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Broadcasters Fight Back on Indecency

May 9, 2005  •  Post A Comment

A network TV-backed campaign to fight escalating efforts by the federal government to crack down on off-color programming was playing to rave reviews last week-at least among some broadcasters.

“I’m glad the networks are leading the way on this fundamental issue,” said Bill O’Shaughnessy, chairman of Whitney Broadcasting. “The dirty little secret of our profession is that the First Amendment has really taken a back seat to the bottom line.”

Added Stanley Hubbard, chairman and CEO of Hubbard Broadcasting, “It’s about time that somebody stood up to speak for the overwhelming majority of the American people who are capable of making up their own minds and raising their own families.”

The cause for the cheering was the creation of TV Watch, a new coalition that has the financial support of Fox Broadcasting owner News Corp., NBC parent NBC Universal and CBS owner Viacom-all of the corporate parents of Big 4 TV networks except ABC parent The Walt Disney Co.

A key mission of the coalition will be to educate consumers and federal regulators about the v-chip and other controls that consumers can already use to block objectionable programming from reaching their homes.

“We’re starting to push back,” said Jim Dyke, TV Watch executive director and a former spokesman for the Republican National Committee.

During a teleconference to announce the new group last week, coalition members also rolled out Exhibit A in their campaign: A poll conducted for the coalition by Luntz Research and Peter D. Hart Associates that says the vast majority of the public believe they should be able to choose for themselves what they view in their homes-not the government.

Among the key findings in the national survey of adults was that 92 percent of the 1,002 canvassed said that while they don’t always like the content of programs they watch, they would rather make that decision for themselves than have the government make the decision for them.

The survey also said 86 percent of those interviewed think more parental involvement is a better solution than increased government involvement in controlling what children see on TV.

In addition, coalition members, who declined to reveal the group’s budget, made clear that they are taking on the Parents Television Council and other groups that have been pushing for additional government content controls.

“Just because you have `Parents’ in the name of your group doesn’t mean you represent them all,” said Adam Thierer, a member of TV Watch who is also a fellow at Washington’s Progress & Freedom Foundation.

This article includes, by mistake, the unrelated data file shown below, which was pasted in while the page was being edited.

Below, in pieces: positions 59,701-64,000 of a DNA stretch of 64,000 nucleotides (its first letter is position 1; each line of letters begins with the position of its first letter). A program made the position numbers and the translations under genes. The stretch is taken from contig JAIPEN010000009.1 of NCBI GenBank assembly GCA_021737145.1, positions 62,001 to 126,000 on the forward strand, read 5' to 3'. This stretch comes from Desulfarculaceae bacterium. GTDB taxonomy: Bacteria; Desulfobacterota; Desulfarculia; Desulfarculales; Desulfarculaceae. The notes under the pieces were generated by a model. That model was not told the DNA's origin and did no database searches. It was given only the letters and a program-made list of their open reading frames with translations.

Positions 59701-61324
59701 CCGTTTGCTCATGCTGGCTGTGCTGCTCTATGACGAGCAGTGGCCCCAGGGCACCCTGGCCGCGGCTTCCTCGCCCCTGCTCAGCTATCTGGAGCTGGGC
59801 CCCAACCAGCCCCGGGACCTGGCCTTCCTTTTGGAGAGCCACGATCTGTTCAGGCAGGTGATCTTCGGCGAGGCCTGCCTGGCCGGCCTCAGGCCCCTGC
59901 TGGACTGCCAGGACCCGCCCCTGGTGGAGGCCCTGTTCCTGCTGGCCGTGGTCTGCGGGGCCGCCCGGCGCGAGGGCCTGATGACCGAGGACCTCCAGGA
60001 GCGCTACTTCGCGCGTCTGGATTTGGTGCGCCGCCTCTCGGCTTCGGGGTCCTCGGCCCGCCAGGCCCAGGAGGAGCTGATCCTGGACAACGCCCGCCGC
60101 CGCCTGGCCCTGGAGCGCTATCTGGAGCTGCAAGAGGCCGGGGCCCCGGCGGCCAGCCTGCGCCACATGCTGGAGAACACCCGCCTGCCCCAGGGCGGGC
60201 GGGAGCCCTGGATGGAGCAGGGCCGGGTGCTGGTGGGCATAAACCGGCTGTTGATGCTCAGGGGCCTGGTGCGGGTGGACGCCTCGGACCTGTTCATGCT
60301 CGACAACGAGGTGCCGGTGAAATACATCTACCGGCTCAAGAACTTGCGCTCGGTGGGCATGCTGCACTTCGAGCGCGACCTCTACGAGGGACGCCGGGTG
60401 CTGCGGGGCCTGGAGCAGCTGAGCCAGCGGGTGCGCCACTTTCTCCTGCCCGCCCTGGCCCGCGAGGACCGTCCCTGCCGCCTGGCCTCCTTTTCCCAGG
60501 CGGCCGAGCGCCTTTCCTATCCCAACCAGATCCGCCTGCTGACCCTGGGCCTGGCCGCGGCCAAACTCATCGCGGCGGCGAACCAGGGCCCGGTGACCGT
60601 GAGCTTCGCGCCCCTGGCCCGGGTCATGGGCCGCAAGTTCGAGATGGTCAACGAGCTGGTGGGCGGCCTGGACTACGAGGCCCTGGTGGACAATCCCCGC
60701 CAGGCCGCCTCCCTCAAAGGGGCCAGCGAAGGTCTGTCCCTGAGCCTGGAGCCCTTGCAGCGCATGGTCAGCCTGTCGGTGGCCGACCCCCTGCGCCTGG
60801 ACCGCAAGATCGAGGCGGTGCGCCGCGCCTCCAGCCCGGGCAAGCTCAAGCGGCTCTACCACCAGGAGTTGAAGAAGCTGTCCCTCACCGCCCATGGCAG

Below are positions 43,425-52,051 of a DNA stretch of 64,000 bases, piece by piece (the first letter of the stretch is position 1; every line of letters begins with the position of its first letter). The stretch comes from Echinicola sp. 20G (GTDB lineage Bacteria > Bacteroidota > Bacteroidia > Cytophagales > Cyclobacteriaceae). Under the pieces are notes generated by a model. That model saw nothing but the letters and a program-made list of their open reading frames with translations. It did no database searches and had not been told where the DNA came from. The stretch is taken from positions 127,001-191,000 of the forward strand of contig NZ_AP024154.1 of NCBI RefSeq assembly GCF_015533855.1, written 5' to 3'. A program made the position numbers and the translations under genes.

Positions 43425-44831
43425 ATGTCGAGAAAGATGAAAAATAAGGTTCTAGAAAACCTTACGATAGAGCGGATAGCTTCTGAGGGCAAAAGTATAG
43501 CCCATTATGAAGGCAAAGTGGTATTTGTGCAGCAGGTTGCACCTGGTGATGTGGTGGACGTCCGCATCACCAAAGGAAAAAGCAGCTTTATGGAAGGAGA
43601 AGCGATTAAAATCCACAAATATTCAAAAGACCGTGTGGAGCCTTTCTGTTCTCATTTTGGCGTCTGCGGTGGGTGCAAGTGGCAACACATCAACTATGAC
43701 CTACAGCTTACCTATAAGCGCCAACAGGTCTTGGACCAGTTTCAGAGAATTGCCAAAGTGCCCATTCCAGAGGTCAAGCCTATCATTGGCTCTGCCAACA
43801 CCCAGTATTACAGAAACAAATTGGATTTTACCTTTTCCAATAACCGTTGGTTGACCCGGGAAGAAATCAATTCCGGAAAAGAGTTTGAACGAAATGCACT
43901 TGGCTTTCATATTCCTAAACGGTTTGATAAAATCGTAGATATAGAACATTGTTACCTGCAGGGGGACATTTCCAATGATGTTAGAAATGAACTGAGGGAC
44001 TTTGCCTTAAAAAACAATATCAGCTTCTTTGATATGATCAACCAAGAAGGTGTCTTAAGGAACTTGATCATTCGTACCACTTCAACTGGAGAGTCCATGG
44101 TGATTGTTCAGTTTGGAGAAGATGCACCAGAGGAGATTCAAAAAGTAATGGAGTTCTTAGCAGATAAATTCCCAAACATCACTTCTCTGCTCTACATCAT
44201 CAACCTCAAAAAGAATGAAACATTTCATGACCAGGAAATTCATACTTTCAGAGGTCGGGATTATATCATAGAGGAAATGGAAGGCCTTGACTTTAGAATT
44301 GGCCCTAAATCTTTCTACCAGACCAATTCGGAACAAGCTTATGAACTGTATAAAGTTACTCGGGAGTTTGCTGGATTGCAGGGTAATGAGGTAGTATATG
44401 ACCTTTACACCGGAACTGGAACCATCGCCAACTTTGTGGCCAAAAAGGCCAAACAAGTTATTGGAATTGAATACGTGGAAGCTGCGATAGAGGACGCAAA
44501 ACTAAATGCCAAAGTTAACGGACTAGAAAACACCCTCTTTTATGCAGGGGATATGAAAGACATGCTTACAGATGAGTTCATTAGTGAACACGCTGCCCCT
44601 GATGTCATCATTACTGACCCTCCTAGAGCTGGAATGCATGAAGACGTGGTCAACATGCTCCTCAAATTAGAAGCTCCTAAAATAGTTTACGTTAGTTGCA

In response, L. Brent Bozell, president of the Parents Television Council, said: “This supposed `coalition’ needs to be taken-and dismissed-for what it is: a collection of random citizen and public policy groups that have simply been hired and paid for by the networks to do their dirty work.”

Mr. Bozell’s sentiments notwithstanding, the coalition-which includes organizations such as the American Conservative Union and Americans for Tax Reform-has vowed to do battle with the concept that sterner regulation is the appropriate government response to indecency concerns, an idea that has been in vogue since Janet Jackson bared her breast during last year’s Super Bowl.

“I’m not saying people aren’t concerned about content,” Mr. Dyke said in an interview. “What we are saying is there is another way.”

The coalition would certainly be stronger if it had all of the industry onboard. But as of late last week the National Association of Broadcasters had no comment on the organization. The Walt Disney Co., according to a spokeswoman, opted to go its own way.

“We are involved in providing consumers the ability to make educated choices through our public service campaign,” said Julie Hoover, a spokeswoman for Disney’s ABC. “The end result is the same, even if we choose a different approach.”

Breaking ranks with others in the cable TV industry, Disney has also argued that the industry would be better off if lawmakers extend broadcast indecency regulation to cable’s enhanced basic tier than if cable were forced to provide a family-friendly tier of programming or offer their programming a la carte.

Added Brian Dietz, a spokesman for the National Cable & Telecommunications Association, which recently announced a similar educational initiative by the cable TV industry: “We support their mission of educating parents to use existing tools and resources to make responsible viewing decisions.”

Coalition representatives also said they plan to fight government controls for all forms of television, including cable and satellite.

The group’s survey didn’t ask whether the public supported requiring cable and satellite operators to provide a family-friendly tier of programming-an idea that is currently being promoted by key lawmakers.

Said Mr. Thierer: “[A family tier requirement] is just censorship under another name.”

In addition to News Corp., NBC Universal and Viacom, the following organizations are members of TV Watch: American Conservative Union; Americans for Tax Reform; Center for Creative Voices in Media; Creative Coalition; Media Freedom Project; Media Institute; SpeakSpeak and the U.S. Chamber of Commerce.